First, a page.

Tuesday, January 25, 2011

CMS budget ax falls; Bright Beginnings spared for now

11:58: and after six hours, the meeting's adjourned. Thanks all for tuning in.

11:47: Outgoing CMS athletics director Vicki Hamilton's giving a presentation on the new reality of pay-to-play fees in middle and high school sports. CMS has raised just over $1 million in participation fees, community donations and ticket sales surcharges.

11:36: Motion to postpone Bright Beginnings vote until Feb. 8 passes 8-0. Chairman Eric Davis says whether or not it ultimately survives isn't just a question for the school board members, "it's a question for this entire community." He and others say they hope to see businesses, nonprofits or philanthropic groups step up and help.

11:25: Merchant on Bright Beginnings and his desire to hold off on voting: "I'm concerned we're going down this path in an overly fatalistic way when in fact better choices may be available ... the situation is dire, but it's not hopeless."

11:15: Joyce Waddell now has a motion on the floor to postpone the Bright Beginnings vote until the board's first meeting in February. Rhonda Lennon says if no solution is found (i.e., outside funding), she says she's voting to cut Bright Beginnings in two weeks.

11:12: Appears Bright Beginnings vote may not happen tonight. Gorman says board members keep telling him they're not ready to vote and want more time, and he's willing to go back and look for more options. But he cautions that he doesn't have any ideas. Anyone who wants to save Bright Beginnings needs to get busy, he suggests.

11:07: Cuts to weighted student staffing passes 6-2, with Joyce Waddell and Tom Tate voting against it.

10:53: Tom Tate says he isn't comfortable voting to cut extra teachers for low-income students. "I fear again this is one of those things that's going to be seen as balancing the budget on the backs of our most needy students ... I just don't think it's absolutely necessary to do this today." But Tim Morgan and Rhonda Lennon say they will support it.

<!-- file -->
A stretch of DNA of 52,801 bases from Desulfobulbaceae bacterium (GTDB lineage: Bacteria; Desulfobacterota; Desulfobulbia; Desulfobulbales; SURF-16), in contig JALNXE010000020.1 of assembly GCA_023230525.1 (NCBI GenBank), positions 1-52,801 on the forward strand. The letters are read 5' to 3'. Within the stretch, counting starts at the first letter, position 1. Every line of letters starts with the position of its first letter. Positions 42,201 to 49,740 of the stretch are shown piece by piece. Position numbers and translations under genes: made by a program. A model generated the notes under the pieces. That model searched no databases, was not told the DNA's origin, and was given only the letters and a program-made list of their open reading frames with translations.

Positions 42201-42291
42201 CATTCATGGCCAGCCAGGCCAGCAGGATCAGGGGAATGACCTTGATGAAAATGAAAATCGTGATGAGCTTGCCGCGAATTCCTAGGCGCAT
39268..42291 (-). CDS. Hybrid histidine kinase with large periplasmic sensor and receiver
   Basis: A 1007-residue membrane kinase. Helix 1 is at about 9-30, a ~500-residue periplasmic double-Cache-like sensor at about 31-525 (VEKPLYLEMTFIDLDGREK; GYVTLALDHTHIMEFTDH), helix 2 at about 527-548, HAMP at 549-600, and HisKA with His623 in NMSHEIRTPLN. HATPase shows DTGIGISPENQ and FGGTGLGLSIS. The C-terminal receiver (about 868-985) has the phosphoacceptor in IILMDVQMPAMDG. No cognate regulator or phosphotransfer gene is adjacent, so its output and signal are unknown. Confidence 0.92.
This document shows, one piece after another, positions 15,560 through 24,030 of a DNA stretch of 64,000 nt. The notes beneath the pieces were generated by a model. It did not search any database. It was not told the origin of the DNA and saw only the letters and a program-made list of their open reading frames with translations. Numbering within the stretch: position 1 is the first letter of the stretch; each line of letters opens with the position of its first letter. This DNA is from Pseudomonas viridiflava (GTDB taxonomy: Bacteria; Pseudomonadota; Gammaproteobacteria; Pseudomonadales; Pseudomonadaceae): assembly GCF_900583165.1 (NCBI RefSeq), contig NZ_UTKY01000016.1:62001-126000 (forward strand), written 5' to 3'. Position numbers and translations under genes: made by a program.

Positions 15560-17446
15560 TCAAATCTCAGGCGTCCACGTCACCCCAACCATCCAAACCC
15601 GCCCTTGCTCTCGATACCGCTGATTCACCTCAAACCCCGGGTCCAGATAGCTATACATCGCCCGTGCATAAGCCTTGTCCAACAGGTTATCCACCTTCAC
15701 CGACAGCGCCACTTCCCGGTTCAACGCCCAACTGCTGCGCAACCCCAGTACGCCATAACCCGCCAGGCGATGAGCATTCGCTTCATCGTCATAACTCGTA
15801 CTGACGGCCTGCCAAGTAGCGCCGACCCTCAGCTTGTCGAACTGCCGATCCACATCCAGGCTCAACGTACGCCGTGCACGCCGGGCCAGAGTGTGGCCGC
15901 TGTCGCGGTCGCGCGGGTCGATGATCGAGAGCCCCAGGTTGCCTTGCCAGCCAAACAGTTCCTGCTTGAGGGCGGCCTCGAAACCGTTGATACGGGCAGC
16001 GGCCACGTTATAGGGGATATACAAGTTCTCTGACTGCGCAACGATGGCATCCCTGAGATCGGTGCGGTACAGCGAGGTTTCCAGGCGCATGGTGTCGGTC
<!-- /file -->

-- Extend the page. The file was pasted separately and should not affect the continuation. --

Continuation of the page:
10:50: Waddell's motion fails 3-5, with Waddell, Tom Tate and Richard McElrath the only votes in favor. Trent Merchant moves approval of Dr. Gorman's plan to cut extra teachers for low-income students.

10:42: Joyce Waddell has proposed postponing the vote on cuts to Bright Beginnings and teachers for low-income students until the board's first meeting in February. "We're not just making cuts, we're closing entire schools...and we said we were finished with closing schools."

10:40: Motion to change the bell schedules passes 7-1, with Kaye McGarry the lone dissenter. (Coach Joe White is absent).

10:27: Apologies for going radio silent for a while there. Internet connection problems -- hopefully resolved. Still no vote yet on the budget cuts.

9:45: Trent Merchant says only the highest-priority items on the budget-cutting list stand a chance of surviving at this point. Thiose items include teacher positions in grades 4-12, teachers assigned to help low-income students and academic support positions at schools

9:42: Tim Morgan notes that magnet transporation is "noticeably absent" from the proposed cuts. Gorman says his team decided that, if they are going to offer magnets, they have to make it available to all students -- i.e., even those who can't get there without transportation. Gorman to Morgan: "If that ($100 million) budget shortfall turns into $130 million, we could be in a different place, sir."

9:37: Gorman and board members are talking about plans to possibly privatize some services. Tim Morgan says he wants to look into privatizing more transportation services, as well as internet technology and other areas. "With the budget the way it is, now is the time to move forward," he says.

9:18: Board members have begun debating the cuts, but no one yet has said they will refuse to make the kind of deep cuts Gorman says must be made. Kaye McGarry questions whether CMS is paying administrative costs for grant-funded programs the district doesn't necessarily have to be running.

9:05: Gorman tells the board "these aren't budget cuts we like or we want or we prefer." These, he says, are the best of the bad choices available to the board in a bleak budget year. He says cuts have been most severe in high schools, and he's put them highest in priority for restoration should the budget outlook improve.

8:58: Board is now hearing a presentation from CMS finance officer Sheila Shirley, outlining the proposed cuts.

8:56: Board votes to put off approval of their proposed legislative agenda. Vote was 8-0 (Joe White's absent). Board members said they didn't feel it was ready.

8:45: CMS spokesperson LaTarzja Henry says the technical gremlins plaguing the live-streaming can't be solved tonight.